Kandos and Rylstone History P.31
Jim Nolan began his career in 1949-50 at the RAF Base Changi with 38th Sqn, dropping supplies for troops in the jungle. His promotions up the RAF Base brought his life in 1959 to Singapore, where he trained bombers at Butterworth Air Base in Malaya with the 2nd Sqn. His last tour in 1967 to 1969, was with Mac fighters from Williamtown Newcastle at Butterworth. Jim was discharged in March 1970 from Nepean at Government House, Sydney. That’s where Jim was presented the swag of medals in the photo above.
The far left medal is the British Empire (MBE) for services to the Australian Army,
The second from left the British War Services Medal,
Next with the navy blue, khaki and light blue ribbon is the Australian War Services Medal, Next Malaya War Service Medal, 35-75 Australian Active Services Medal, Papua New Guinea, Malaya, Borneo, Korea and Vietnam.
Next is the Malaya General Services Medal.
And the final one with the purple ribbon is the Good Conduct Medal for 15 years service to the Australian Army. (“That represents 15 years of undetected crime,” Jim joked. “And the one with the blue and white ribbon, the British Medal, they called the EBM, Every Bastard’s Medal,” he laughed.)
We were dropping supplies for troops in the jungle with Dakotas (airplane). They called them the biscuit bombers.
After I left there I came back to Australia. Then they shipped me to Kuala Lumpur, the capital of Malaya now. And they operated from there for several years before they dispersed the company and came back. But I set up the Electric Set up at Butterworth. This was a large project. It was Large Charter Aircraft. We got these aircraft and plants and moved them through to Australia. We made aircraft as an industry. We made Sabre aircraft for the Americans, Lincoln Bombers that were better than Caribou and lots of war time aircraft. Out of scrap and they were far better than the originals.
During my time I was a Warrant Officer and I was posted up there to set up for electrical set ups. I had 150,000 personnel, electrical personnel under me at Wellington. I set up the work shops for the move to Butterworth, then back to the administration building and I set up for fly away shops, spares on a trip to Malaya. They would stop to refuel and change a box of stores that they would refill and different studs and post to Malaya.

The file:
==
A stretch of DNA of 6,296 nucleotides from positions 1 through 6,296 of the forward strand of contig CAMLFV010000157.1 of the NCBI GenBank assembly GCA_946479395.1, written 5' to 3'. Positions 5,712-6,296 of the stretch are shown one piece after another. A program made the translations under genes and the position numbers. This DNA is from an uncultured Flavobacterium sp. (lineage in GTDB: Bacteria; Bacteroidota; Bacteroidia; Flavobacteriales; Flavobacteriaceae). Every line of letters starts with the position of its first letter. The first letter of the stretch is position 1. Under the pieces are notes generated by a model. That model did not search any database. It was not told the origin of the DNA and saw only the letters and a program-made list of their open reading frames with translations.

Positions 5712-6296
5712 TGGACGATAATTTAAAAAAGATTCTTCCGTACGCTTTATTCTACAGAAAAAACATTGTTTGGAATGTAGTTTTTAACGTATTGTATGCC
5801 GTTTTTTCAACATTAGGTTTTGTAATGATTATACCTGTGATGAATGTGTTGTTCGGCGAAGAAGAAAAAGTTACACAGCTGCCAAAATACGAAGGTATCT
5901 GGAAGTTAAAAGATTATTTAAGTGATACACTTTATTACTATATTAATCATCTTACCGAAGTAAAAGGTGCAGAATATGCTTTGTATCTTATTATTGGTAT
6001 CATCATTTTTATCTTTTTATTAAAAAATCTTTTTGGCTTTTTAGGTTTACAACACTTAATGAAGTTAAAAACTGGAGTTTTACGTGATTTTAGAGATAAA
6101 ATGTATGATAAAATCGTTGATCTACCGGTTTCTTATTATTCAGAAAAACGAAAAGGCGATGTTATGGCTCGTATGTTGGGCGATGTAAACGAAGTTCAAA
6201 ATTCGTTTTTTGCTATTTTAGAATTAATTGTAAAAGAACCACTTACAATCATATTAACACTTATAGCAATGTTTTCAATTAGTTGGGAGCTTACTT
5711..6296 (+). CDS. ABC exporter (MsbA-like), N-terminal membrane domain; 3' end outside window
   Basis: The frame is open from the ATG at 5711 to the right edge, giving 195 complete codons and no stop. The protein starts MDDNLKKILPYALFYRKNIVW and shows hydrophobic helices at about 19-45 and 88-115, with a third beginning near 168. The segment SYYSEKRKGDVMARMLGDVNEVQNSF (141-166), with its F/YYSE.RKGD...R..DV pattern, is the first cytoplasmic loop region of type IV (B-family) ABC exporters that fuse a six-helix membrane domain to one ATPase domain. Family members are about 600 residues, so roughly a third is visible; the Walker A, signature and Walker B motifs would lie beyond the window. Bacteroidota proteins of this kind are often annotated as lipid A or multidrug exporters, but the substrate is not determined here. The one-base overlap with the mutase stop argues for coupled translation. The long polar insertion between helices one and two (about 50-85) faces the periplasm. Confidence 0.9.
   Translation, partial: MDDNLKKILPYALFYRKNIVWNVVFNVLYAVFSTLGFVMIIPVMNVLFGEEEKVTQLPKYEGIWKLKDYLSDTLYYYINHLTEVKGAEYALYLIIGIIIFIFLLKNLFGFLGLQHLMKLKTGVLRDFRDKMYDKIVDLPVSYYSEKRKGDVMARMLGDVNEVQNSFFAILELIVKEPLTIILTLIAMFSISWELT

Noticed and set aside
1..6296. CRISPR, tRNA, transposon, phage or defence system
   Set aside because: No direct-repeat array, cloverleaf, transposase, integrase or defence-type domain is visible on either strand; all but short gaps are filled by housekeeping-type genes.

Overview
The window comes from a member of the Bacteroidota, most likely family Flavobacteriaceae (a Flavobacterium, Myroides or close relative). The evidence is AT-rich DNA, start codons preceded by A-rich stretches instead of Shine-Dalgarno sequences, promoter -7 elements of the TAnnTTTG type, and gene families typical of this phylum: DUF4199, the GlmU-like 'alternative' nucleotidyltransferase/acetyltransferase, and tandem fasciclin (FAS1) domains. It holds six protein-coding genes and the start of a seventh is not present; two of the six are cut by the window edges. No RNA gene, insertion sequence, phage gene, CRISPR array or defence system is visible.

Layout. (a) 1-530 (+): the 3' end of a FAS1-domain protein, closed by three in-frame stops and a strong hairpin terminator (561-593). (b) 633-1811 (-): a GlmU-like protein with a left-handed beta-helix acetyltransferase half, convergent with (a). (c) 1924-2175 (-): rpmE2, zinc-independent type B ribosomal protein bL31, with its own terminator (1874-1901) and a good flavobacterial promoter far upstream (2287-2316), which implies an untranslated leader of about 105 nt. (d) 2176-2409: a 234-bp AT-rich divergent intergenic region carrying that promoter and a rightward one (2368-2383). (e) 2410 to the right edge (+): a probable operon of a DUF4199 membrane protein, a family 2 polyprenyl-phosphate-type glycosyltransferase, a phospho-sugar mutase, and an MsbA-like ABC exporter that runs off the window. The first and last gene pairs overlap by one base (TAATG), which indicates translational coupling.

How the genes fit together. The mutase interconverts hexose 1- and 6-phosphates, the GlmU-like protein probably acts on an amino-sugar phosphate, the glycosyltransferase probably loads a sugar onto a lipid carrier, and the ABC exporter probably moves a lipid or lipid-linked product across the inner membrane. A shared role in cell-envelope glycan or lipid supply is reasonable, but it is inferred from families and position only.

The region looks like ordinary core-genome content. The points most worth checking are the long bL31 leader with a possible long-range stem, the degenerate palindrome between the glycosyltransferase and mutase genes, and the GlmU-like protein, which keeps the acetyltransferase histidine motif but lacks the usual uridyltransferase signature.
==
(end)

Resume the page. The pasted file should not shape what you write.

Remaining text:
I have a photograph of the Queen and the Duke of Edinburgh and myself and others on the steps of the plane on the Queen’s Flight on the Royal Tour of Australia in 1954. When they arrived back from Essendon. I don’t know why I was chosen. I was away from the 86th Transport Group at 22sqn and only came back to search around because of the Government. They told me to go back to the 86th where I was put in charge of the electrical work and I could select anyone I wanted to go anywhere in Australia. It was over three or four months. We went to Tasmania and we took bunches of Lincoln Bombers up the Islands and a couple of missiles to Broom, and also the pilot and crew. It was such a success. It was designed in Australia by Australian engineers. I’d say 400 of them. It was amazing to see.
Leonie cut in to say she is going to record a poem some time in the future.
“We have had a very privileged life really. With wonderful things happening to us.”
And a rapid promotion. I went from Leading Aircraftsman to Engineer at the 30th sqn. A veteran working under me was a Corporal and they had a long wait to be a Leading Aircraftman. I didn’t have to wait long for that. Approximately every two years I was promoted, but when I became a Flight Sergeant, I had to wait fifteen years. I had to wait for someone to leave the establishment.
I was 18 when war broke out. I had just started my apprenticeship. I joined up at the end of the war in 1944. Most of my service evolved after the war and entailed getting the world back into ship shape.
My original number was 165584 when the war started, but when the Korean War started in 1950, they changed our regimental numbers. I then became 02804. ‘O’ was airman, ‘2’ was NSW and I was the 804th member in the air force in NSW.
We were in Malaya in 1949 and when the Korean war started, they split the sqn in half. We had eight Caribous in Changi. They sent four across to Japan to help in the Korean War and we stayed in Changi.
Leonie said Malaya was an ‘emergency’ or ‘conflict’ and it continued during the Korean War and carried on for about 10 years.
Women at Home
Leone Nolan was a child during WW2. Leone has vivid memories of being home during the war while her father was away fighting. She remembers the class discrimination between the poor soldiers’ families who had to live on soldier wages, and the richer families whose men stayed behind in protected industries, thought to be earning big money.
Leone ‘got one up’ on the rich children by taking chewing gum to school, which her father brought to her when he came home on leave. Chewing gum was a rare commodity that even rich kids could not obtain. It made the rich kids green with envy about her for a change, rather than the other way around.
Leone remembers knitting socks at 4 years of age for the war effort.
She knitted many many garments, and the wartime knitting started off a hobby that has travelled with Leone into her grandmother years, as she knits very detailed patterned jumpers for the whole family.
She also remembers making cakes to send away, packing them into tins for the journey.
Leone remembers the thrill of silk underwear, rather than the ordinary calico underwear most people had to wear.
Her father smuggled home a silk parachute, which made the whole family a lot of underwear – a lot softer than calico.
These were the hard days, when every piece of clothing was ‘made over’ (remade into new clothes) and nothing was wasted.
Much of Leone’s clothing was made over from her mother’s and other family members clothing.
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